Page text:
...our answering your question, I think,to a certain degree we were set up, but I think it only push thus in theindustry to get better and to get more advanced into. You know kind of leadingwith that and then so. In light of that you've seen that evolution, I've seensome other products you know outside of it like that, have been created inresponse to the pandemic. Where do you? What do you see things going over thelet's say: The pandemic continues for another six, twelve months, sure that'simpacting your clients directly and indirectly, depending on the Inye inwhere do you see the need the work cot market going? I guess it within thatshort term and then maybe even beyond that, as we, you know, look to justkind of either re established the old norm or adjust to the new. Well, Ithink the industry as a whole right now, especially, I think you know in theclean provider space- is really struggling just with with talent andpeople right. I think we've seen that across the board, where, whether it bethat you know folks are just retired or you know, there's just there's just anabundance of a need of getting people right. So my concern is that if thepandemic continues that you know trying to fill that gap and feel that need isgoing to continue as well, which is definitely a hazing, is having animpact on appliance. You know my hope is that not ups from a claim just fromto Mcclain standpoint or an industry standpoint, but just for you know theworld and live in that the pandemic comes to an end and with that hopefullythings to get back to the Loman. What do I mean by that is, you know, beingable to you know, fill those positions of people that have left or retiredbeing able to have those interactions in person that I still think are reallyvaluable that aren't going on right now. So again, you know it's hard to predictwhere it's going. I know where we are now, and my hope is that you know what,with the pandemic, hopefully getting better, that some of these issues weredealing with will be able to be solved. Agreed agreed completely all right. Iknow every one is probably had their fill of pandemic talk over the last.You know, eighteen plus a month, so...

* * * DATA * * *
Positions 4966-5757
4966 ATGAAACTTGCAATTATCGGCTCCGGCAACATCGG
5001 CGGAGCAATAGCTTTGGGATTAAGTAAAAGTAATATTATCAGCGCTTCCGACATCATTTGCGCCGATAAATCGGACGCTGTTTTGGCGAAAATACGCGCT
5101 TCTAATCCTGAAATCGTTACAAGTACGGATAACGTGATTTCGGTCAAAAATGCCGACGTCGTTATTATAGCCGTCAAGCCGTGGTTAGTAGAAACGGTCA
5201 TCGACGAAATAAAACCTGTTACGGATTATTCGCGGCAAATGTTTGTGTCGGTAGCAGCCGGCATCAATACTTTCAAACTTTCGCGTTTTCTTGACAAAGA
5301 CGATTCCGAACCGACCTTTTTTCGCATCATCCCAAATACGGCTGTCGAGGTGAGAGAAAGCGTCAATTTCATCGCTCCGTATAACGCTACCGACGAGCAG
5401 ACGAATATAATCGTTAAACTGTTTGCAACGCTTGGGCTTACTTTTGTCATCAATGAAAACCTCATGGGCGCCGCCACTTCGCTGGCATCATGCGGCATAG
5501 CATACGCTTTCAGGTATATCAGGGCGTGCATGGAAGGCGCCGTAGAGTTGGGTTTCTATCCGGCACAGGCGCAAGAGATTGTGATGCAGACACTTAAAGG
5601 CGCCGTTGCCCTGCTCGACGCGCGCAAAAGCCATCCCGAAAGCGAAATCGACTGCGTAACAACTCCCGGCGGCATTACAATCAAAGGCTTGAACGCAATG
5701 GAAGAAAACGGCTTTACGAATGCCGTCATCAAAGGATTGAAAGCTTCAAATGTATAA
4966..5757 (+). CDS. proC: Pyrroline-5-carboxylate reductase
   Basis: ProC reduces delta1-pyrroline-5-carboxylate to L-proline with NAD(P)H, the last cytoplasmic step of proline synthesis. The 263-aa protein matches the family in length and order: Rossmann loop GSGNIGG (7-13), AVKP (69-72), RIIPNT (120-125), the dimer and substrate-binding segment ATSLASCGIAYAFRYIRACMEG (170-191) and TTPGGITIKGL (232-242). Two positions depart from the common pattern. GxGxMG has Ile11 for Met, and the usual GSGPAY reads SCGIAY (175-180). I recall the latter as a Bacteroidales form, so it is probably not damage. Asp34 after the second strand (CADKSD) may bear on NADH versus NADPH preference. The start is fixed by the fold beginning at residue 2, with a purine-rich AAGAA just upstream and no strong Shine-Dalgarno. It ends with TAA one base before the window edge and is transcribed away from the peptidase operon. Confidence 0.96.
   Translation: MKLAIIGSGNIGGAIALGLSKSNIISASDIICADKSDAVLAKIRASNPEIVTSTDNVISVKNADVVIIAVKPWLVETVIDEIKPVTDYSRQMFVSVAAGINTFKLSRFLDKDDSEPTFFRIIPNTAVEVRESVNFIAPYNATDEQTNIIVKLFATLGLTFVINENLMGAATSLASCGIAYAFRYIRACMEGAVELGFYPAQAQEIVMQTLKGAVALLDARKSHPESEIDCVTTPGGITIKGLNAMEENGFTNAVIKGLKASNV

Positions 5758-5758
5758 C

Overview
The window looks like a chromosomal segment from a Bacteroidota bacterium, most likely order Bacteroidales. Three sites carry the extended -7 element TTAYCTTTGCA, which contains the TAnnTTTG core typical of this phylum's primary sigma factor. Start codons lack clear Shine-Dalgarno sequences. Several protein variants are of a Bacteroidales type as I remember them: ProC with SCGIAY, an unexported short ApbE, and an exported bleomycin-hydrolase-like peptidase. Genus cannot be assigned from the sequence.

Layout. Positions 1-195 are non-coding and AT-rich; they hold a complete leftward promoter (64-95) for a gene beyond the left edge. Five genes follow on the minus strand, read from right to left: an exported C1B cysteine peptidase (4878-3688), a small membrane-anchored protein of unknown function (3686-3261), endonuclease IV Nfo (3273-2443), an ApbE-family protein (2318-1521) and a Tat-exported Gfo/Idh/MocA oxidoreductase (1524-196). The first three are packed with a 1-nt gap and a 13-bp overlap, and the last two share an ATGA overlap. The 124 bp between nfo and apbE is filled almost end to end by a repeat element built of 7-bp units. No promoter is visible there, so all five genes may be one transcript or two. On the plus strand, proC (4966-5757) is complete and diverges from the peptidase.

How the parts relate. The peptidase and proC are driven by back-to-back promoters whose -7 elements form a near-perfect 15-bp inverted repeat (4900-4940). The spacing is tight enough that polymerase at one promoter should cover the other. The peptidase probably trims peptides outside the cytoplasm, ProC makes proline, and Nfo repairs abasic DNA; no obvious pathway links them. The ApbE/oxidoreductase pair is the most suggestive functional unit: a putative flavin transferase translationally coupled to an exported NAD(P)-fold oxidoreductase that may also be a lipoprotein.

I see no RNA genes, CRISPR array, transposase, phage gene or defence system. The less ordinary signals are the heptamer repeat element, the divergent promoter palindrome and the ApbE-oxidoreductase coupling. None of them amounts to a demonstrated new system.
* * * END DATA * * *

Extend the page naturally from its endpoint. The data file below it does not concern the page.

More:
...will shift gears a little bit. You knowI do you look o wealth of experience in the work comp industry. I have tobelieve you've come across some kind of misnomers or some misunderstandingconcepts around or cop or the industry as a whole. Is there anything that youknow one or two items that might stick out for you that you want to make? Youwant to correct the record now with this this world wide audience that youhave sure sure from work thanks for that to me anyway, I feel like when,whenever you know you mentioned insurance to those people that aren'tin it, it seems like people are like really insurance or like insurance likeit's so boring right and I feel like that is really so wrong, because whatpeople don't realize is it's. Insurance is really a gateway. The so manydifferent things right I mean just because you work in insurance. You know,there's there's marketing, you know there is accounting, there's financing,es, there's communications right, there's the stuff that I do right,other it's on the writing. So there's so many different things in the worldof insurance that that that people kid get involved in work on, and maybe I'mbiased, but I feel like a lot of those things- are really interesting andexciting and dynamic right. It's I know when my world things are never boring,because things are always changing and I'm learning every day. I'm not sure ifyou could say that in every single industry or every single job, so theone thing I'd like to get out there to those listening is that insurance isnot boring. It provides great careers for people and once you get in and Ithink he'll see that it really is something that really could you knowenlighten yourself and you could have you know a good now freer path on it aswell. I think it's a fantastic point. I mean I think, within even the industry,as we're communicating out to you know the the general audience that we shouldspeak from a position of of confidence and of appreciation for because Istarted I graduated masters, but also...